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Author Topic: Photon battery  (Read 858 times)

Offline sm0ky2

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Photon battery
« on: December 17, 2017, 06:53:59 PM »
Photon battery

This has been mentioned in a few different threads
as a hypothetical situation.

Various ideas of how this would be done
Fiber optic cables, or whatnot...

I am thinking of a more solid state device
That receives light and then traps it.
Using a transparent substance like optical plexiglass,
Cubic zirconium, or more ideally plates of Diamonds.

Diamond, for example, can be staged to have a refractive angle
Of 20-degrees in air.
9 of these plates would form a ‘mirror-trap’.
Light entering through the 9-layer interface would be turned around
180-degrees, and pass back through
And this would happen again on the way back up.
No light can escape, and the material would increase in energy.
(Most likely heat?)
As photon density increased, diffusion would force some photons to emit
perpendicular to the interface, thus defining a maximum light storage density
of the material, and corresponding diffusion rate vs light input.

Giving us the capacity of our Photon Battery
Any thoughts?

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Photon battery
« on: December 17, 2017, 06:53:59 PM »

Offline Vladokv

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Re: Photon battery
« Reply #1 on: December 19, 2017, 11:00:18 PM »
Raman scattering will quickly ruin all the fun

Offline sm0ky2

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Re: Photon battery
« Reply #2 on: December 20, 2017, 07:16:01 AM »
Raman scattering will quickly ruin all the fun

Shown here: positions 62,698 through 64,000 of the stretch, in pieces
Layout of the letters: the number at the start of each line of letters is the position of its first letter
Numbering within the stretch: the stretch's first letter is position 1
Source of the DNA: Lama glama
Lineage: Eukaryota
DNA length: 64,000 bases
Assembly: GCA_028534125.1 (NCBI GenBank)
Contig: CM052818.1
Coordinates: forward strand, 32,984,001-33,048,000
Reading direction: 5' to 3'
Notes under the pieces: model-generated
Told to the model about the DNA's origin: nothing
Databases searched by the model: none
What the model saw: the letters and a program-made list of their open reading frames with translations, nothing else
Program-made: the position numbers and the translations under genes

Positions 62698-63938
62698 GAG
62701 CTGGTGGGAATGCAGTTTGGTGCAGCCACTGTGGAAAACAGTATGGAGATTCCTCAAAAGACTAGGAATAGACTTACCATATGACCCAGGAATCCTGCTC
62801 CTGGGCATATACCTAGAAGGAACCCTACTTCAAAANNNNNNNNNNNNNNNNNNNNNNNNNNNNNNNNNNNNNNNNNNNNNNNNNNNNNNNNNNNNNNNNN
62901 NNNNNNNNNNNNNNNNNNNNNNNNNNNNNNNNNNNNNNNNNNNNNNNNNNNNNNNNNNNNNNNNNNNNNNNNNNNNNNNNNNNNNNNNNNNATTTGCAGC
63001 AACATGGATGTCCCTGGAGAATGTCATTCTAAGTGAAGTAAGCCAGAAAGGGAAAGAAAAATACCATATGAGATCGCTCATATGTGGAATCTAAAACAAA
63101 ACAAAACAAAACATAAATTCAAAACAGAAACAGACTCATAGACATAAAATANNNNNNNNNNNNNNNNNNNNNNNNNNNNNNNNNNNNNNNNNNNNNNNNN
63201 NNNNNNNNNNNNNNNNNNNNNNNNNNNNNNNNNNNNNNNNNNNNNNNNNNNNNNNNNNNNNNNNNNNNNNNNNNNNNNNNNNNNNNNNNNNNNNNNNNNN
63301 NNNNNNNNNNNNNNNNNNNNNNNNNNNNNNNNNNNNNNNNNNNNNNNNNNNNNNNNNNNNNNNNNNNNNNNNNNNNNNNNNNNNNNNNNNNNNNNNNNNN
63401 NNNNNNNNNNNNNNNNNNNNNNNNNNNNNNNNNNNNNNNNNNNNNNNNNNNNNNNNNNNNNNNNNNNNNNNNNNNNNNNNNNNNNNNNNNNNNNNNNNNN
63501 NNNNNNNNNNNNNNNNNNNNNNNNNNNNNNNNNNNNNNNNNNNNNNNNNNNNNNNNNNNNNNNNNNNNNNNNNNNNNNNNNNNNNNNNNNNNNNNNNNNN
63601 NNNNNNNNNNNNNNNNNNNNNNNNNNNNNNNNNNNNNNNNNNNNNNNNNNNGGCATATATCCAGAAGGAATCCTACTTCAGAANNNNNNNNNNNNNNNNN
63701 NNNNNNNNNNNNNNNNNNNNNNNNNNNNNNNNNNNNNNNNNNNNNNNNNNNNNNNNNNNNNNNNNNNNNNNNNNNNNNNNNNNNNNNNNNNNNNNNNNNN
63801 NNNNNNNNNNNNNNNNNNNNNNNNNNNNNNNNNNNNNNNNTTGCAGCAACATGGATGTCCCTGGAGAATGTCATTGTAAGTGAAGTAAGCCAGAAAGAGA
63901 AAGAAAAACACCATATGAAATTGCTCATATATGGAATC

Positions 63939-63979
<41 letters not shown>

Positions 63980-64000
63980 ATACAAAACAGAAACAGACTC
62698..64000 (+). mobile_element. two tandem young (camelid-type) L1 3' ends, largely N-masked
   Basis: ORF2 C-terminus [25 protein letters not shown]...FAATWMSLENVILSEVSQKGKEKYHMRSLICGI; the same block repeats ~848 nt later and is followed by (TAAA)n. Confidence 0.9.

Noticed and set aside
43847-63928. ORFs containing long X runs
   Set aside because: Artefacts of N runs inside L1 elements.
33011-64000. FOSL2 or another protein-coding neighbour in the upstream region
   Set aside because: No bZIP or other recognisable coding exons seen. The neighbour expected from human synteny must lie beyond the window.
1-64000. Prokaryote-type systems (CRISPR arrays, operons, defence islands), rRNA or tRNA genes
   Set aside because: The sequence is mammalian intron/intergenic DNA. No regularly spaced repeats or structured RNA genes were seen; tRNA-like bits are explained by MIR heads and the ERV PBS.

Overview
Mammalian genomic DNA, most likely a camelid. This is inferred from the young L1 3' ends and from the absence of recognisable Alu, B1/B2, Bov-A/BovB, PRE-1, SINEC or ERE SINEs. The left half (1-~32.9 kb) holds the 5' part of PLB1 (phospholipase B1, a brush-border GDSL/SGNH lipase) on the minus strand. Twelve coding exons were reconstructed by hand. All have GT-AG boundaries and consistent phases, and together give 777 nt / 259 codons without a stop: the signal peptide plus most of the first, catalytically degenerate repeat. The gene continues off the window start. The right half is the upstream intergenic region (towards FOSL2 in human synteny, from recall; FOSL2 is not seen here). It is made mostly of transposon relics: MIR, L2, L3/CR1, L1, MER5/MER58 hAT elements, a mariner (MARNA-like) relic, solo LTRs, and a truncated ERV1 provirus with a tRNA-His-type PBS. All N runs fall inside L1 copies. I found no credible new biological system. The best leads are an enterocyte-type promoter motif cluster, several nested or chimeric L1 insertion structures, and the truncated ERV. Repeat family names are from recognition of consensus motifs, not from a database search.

On average Raman Scattering will cancel out (it’s only 1/10000000 btw)
In air the freq may raise, in diamond it may lower.
That shouldn’t affect the angle of refraction

I think for this to work, it has to simultaneously act as a
Frequency Filter.
So only certain wavelengths will pass through it.
Because of the thickness of the refractive layers.
And any gaps we have to put between them

Offline sm0ky2

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Re: Photon battery
« Reply #3 on: December 24, 2017, 03:55:29 AM »
Since the energy of the light depends on its frequency,
The thickness of the material should be designed for the more
Energetic of the solar spectrum, or the particular laser we are using.
When the photon density reaches the maximum state of the battery
It should emits light (glow) and we will know it is fully charged.

This is defined by the probability wave function of the improbable state
in which a photon is diffracted in an angle other than the angle of diffraction
of the material interface. And at which point, the improbable photonic density
approaches the range of human vision. (or other standardized means of detection)

Hereby describes as: Photon Battery Capacity


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